DeMille is always fun, no matter. NOTE: I listened to the unabridged (why would anyone ever even consider abridged?) read by Scott Brick.
Profile Image for Ross.
753 reviews29 followers
August 27, 2010
This is the third book I have read by this author and was disappointed again. This is another "save the world" type would be thriller and I have given the book 2 stars since I did actually finish the book. I would really give it 1 1/2 stars if I could. The story line goes beyond very highly implausible into the impossible realm. The author doesn't think his readers know that radio waves travel at the speed of light, or perhaps the author himself doesn't know it.
In addition the crude wise guy dialogue becomes extremely tedious.
The general outcome of the story becomes clear within 20 or so pages and the only reason to continue to the end is to learn the horrific fate awaiting the bad guys who our hero will kill. I am afraid that an excess of testosterone is what caused me to finish the story. With less of the hormone you would not want to touch this book.
Profile Image for Lauren Gladstone.
2 reviews13 followers
September 29, 2018
I absolutely love John Corey! He's a funny smartass ex-NYPD police officer now working with the FBI (and not really enjoying it very much... well, actually what he doesn't enjoy is their rigid rules and the fact that they don't seem to find his jokes funny) who'll make you laugh and at the same time will exasperate you (as well as his wife and FBI partner, Kate). The plot is good, there's action, twists and turns to keep you hooked, but what really makes it five stars is John Corey. Definitely recommend.
Profile Image for Kelly_Hunsaker_reads ....
1,937 reviews47 followers
August 29, 2017
Although I liked Night Fall better than this installment it is still a really great book. John Corey continues to make me laugh and make me think. He is a diligent detective who is smart and funny and sarcastic. I just read a few other reviewers and one of them compared him to the character Hawkeye Pierce from the television show M*A*S*H, and I could not agree more. Another reviewer compared Nelson DeMille to Robert Ludlom, which, if accurate, means I need to go buy a Ludlom book.
Profile Image for Deb Jones.
733 reviews85 followers
October 24, 2018
Nelson Demille is a constantly good writer, one who researches his topics well and writes about them in an engaging manner. He moves his plots forward at a steady pace, keeping the action going and the suspense present from the first chapter.

This is a story about espionage, a thriller and action-packed book featuring John Corey, a former NYPD detective currently under contract for the federal government. This story takes place 11 months after the 9/11 disaster.
Profile Image for David Freas.
Author 2 books26 followers
August 31, 2012
While all Nelson DeMille's John Corey books are good, this one, I feel, is the weakest in the series. Perhaps I'm too much of a realist or not imaginitive enough to buy into the overall premise behind it: a group of powerful American men about to unleash nuclear devastation on their own country. I think DeMille could have done better. But it's still a good book.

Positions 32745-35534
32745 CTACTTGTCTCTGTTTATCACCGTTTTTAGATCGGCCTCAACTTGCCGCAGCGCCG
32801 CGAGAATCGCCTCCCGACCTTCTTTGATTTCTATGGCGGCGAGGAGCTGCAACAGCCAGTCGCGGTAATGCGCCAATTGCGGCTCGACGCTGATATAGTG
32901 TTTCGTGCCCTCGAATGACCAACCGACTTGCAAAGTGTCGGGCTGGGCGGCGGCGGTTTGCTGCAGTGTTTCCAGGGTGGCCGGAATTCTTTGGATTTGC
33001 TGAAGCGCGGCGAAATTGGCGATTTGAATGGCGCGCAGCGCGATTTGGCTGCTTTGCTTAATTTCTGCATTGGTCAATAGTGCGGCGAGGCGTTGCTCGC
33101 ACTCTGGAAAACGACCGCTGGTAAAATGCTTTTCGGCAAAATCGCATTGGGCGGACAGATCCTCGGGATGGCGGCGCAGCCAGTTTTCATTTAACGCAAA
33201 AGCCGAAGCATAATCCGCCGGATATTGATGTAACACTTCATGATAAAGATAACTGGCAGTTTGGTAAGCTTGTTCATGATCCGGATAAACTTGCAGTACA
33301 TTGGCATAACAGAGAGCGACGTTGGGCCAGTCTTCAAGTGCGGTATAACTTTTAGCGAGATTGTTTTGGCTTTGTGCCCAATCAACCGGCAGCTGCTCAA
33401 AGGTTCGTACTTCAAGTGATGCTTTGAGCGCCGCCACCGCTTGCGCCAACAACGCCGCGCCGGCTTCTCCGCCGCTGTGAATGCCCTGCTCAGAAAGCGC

Profile Image for Corey.
435 reviews101 followers
May 3, 2015
John Corey's character still hasn't lost his touch. Wild Fire takes place about a year after the conclusion of Night Fall, after 9/11. This is another classic DeMille tale where Detective Corey is pulled into a murder investigation that also turns out to be something more. A real page turner, with an intense climax, but don't worry, I won't spoil it for anyone.

Profile Image for Jenna.
1,836 reviews18 followers
July 6, 2020
2.5 stars
This is another departure in format as half the book is told from Harry's POV. And the villainous plan is revealed early on.
I like Corey & welcomed his humor once again. To be honest, i'm a bit lukewarm on Kate but yeah...she puts up w/a lot in her husband so i gotta give her credit. And they have good chemistry in so they balance each other out as characters.
As someone who was in NYC on 9/11, i liked that they were still dealing w/the aftermath of that trauma. (the previous book ended w/9/11).
Also, while this is fiction, I know DeMille does research and I imagined that some of it was close to reality. 9/11 was obviously a huge turning point in our country & many things changed. (most specifically, federal organizations guidelines/procedures for investigations)
definitely some surprises along the way. and the suspense was good b/c you weren't sure which characters to John could trust.

Negative- too long & slow moving.
Profile Image for Dan Banana.
275 reviews3 followers
November 22, 2022
Great action, sarcasm, inappropriate comments, violence, guns and psychos.
Profile Image for Ken.
93 reviews3 followers
December 29, 2022
The last book I read from this author was The General's Daughter. This detective, policeman novel was full of macho talk and one-liners. Thankfully it got better after the first 50 pages.
Profile Image for Rex Fuller.
Author 6 books173 followers
July 24, 2017
John Corey, the character in DeMille’s main series, caught my eye in the 2017 collection of short mysteries entitled Matchup. His basic humanity, in part veiled by and in part revealed by his wisecracking attitude, anti-PC attitude, and lightning quick mind struck chords with me. Reading the first book of the series, Plum Island, sold me and I then read straight through all of the Corey books.

Wild Fire (Corey Book 4). This is not quite as good as the first three books in the series because it relies on an barely stated agreement among conspirators instead of solidly building it. However, overlooking that weakness, Corey and his wife and partner Kate Mayfield are show-cased as superbly as any protagonists you will ever find. The final confrontation is really well done.